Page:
Keywords

  • Axial-flow compressor
  • Diffusion cascade
  • Flow separation
  • Corner separation
  • Boundary layer suction
  • Passage vortex

1 Introduction

With increasing design requirements of thrust-weight ratio and efficiency of modern aero-engines, the total pressure ratio per stage of axial flow compressors increases [1, 2]. To increase total pressure ratio per stage, designers often utilize high blade loading [2, 3]. However, high blade loading results in highly three-dimensional (3D) phenomena inside the compressors.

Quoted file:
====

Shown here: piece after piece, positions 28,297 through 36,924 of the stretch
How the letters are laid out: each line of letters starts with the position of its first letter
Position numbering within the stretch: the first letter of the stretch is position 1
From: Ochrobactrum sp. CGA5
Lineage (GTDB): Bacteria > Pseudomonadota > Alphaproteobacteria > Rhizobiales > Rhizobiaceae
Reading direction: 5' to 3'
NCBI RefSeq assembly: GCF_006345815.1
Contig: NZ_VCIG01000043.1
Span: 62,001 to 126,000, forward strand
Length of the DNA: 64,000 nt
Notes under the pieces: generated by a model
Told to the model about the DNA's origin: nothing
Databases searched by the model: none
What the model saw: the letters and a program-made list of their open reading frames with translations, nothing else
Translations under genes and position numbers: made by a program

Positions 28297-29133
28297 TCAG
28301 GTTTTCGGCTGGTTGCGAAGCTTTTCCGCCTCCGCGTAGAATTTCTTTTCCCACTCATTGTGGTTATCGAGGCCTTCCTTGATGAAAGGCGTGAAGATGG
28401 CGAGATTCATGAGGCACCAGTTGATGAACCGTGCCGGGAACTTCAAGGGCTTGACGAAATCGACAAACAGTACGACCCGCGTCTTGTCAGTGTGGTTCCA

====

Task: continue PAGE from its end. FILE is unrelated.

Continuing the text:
Despite rapid development of optimization methodologies utilized in turbomachinery [4, 5], diffusion factors higher than 0.6 are rarely suggested during the actual design process. 3D flows, such as clearance vortex, horseshoe vortex, and separations, are inevitable in highly-loaded compressors [6]; and it can probably result in the degradation of aerodynamic performance and fluid-structure problems [7]. In particular, flow fields in the suction surface/endwall corner region are observed as 3D corner separation [8, 9]. Under off-design operating conditions, the corner separation increases rapidly and deteriorates compressors significantly. Auchoybur et al. [8], introduced a novel method for controlling endwall flow fields; in this method, the endwall velocity triangles were tailored. It’s shown that the operating range of a compressor blade row was mainly dependent on the size and structure of the endwall inlet boundary layer, not the geometry near the endwall of the blade row. However, the blade row investigated was stacked three dimensionally; as such, the effect of bowed blade on controlling endwall flow could not be excluded. Taylor et al. [10], utilized a novel method to design bowed blade for controlling corner separation. The corner separation was delayed while the transverse pressure gradient remained unchanged. This study showed that passive control method can effectively reduce the corner separation, but the loading of the investigated compressors was low. In highly loaded compressors, passive control method exerts limited effect.